Anthony Geary

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Anthony Geary
Anthony Geary.jpg
Geary in 2013
Born Anthony Dean Geary
(1947-05-29) May 29, 1947 (age 67)
Coalville, Utah, U.S.
Occupation Actor
Years active 1970–present

Anthony Dean "Tony" Geary (born May 29, 1947) is an American actor.[1] He is known for his role as Luke Spencer on the ABC daytime drama General Hospital (1978 to 1984 (first stint) and from 1993 to present (second stint)). Geary has received record seven Daytime Emmy Awards for Outstanding Lead Actor in a Drama Series.[2][3]

Life and career[edit]

Geary was born in Coalville, Utah, the son of a homemaker and a contractor.[4] He attended the University of Utah, Salt Lake City, and made his television debut in an episode of Room 222. He later guest-starred on early episodes of All in the Family, The Mod Squad, Mannix, Marcus Welby, M.D., The Streets of San Francisco and Barnaby Jones.

Geary's first daytime role was in NBC soap opera Bright Promise from 1971 to 1972.[5] He later played the rapist George Curtis in The Young and the Restless, and in 1978 was cast as Luke Spencer in ABC soap General Hospital. His character in General Hospital began as a hit man and later as a rapist who fell in love and subsequently married his victim, Laura Webber (played by Genie Francis).

Geary was originally hired for a 13-week in General Hospital, which grew into a full contract role.[6]

Geary received Daytime Emmy nominations for Outstanding Lead Actor in a Drama Series in 1980, 1981, and had his first win in 1982.[7][8] Geary was nominated again in 1983, before leaving the show in 1984.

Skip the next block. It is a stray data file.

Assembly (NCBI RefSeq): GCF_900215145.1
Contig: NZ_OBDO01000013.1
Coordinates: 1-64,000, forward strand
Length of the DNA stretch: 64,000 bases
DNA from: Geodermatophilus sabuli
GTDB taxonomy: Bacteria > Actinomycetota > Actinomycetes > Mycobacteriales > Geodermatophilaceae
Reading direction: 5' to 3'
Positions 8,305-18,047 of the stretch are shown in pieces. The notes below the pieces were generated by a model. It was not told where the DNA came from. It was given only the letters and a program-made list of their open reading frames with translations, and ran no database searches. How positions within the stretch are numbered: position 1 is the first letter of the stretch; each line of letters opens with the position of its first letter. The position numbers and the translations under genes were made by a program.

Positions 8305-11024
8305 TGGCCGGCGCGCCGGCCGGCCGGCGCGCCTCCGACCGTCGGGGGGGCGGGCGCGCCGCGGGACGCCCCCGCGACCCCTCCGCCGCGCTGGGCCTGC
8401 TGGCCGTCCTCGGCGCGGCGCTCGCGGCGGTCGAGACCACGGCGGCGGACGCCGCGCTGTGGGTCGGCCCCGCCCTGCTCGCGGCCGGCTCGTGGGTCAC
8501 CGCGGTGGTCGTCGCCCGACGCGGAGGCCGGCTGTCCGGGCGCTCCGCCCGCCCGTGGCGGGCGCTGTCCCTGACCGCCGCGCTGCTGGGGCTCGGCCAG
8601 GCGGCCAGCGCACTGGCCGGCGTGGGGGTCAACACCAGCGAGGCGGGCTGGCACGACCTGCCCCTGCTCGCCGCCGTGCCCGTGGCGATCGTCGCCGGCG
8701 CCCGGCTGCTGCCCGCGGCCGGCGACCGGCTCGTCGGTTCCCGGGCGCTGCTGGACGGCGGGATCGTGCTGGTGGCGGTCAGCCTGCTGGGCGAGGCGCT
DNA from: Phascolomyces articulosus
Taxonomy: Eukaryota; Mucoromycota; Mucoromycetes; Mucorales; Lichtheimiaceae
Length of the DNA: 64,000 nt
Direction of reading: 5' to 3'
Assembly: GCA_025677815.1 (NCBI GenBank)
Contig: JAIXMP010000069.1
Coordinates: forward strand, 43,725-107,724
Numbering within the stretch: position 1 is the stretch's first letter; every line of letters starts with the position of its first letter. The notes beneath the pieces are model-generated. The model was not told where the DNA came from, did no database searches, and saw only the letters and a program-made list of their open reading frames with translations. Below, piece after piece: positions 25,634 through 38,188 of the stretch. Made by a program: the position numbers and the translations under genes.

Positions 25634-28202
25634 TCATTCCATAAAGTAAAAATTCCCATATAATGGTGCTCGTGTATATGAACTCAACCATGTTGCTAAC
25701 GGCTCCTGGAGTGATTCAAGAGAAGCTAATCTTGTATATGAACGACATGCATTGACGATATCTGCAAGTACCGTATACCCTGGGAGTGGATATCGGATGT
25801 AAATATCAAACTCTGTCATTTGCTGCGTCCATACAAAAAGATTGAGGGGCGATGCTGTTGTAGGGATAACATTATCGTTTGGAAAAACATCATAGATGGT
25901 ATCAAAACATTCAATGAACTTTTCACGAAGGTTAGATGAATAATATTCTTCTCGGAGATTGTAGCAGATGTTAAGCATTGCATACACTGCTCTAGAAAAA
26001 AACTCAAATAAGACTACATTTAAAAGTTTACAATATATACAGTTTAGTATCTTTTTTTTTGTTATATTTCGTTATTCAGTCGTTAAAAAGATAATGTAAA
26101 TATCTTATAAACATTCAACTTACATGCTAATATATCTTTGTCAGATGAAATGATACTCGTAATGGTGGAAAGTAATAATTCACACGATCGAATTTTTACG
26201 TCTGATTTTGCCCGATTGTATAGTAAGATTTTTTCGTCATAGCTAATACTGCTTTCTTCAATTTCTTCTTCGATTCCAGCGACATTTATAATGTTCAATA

In 1991, Geary returned to General Hospital as Luke's cousin and look-alike Bill Eckert, due to the actor's desire to play something other than Luke.[6] However, due to audience feedback and demand, the character was killed off and Geary resumed the role of Luke in 1993.[6] Geary was nominated in 1997 and 1998 for Daytime Emmys for Outstanding Lead Actor, and had his second win in 1999,[7] and his third in 2000. He received another nomination in 2003, and had his fourth win in 2004.[9] When Geary won for the fifth time in 2006,[8][9] he set the record for most lead actor wins.[6] Geary received another Emmy nomination in 2007, and in 2008, he again set a record for most lead actor wins with his sixth[10] Emmy for Outstanding Lead Actor.[11]

Having received his last nomination in 2009, Geary again set a record in 2012 with his seventh win for Outstanding Leading Actor in a Drama Series.[12]

A notable exception from his series of dramatic roles is the part of a scientist/studio engineer in the comedy/spoof movie UHF. He appeared in 1987's Disorderlies, with rappers The Fat Boys.[citation needed]

Filmography[edit]

Year Title Role Notes
1970 Room 222 Tom Whalom Episode: "Choose One & They Lived Happily/Unhappily Ever After"
1971 All in the Family Roger Episode: "Judging Books by Covers"
1971 Johnny Got His Gun Redhead
1971-1972 Bright Promise David Lockhart Soap opera
1972 Blood Sabbath David
1972 The Mod Squad Johnson Episode: "Good Times Are Just Memories"
1972 The Partridge Family Greg Houser Episode: "Ain't Loveth Grand?"
1973 Mannix Eddie Decken Episode: "A Way to Dusty Death"
1973 Sorority Kill Tony
1973 Shaft David Oliver Episode: "Hit and Run"
1973 The Young and the Restless George Curtis Soap opera
1974 Doc Elliot Dennis Graham Episode: "The Carrier"
1971-1975 Marcus Welby, M.D. John Gavanelli 2 episodes
1974-1976 The Streets of San Francisco Gary Jelinek / Cajun / Joe Markham 4 episodes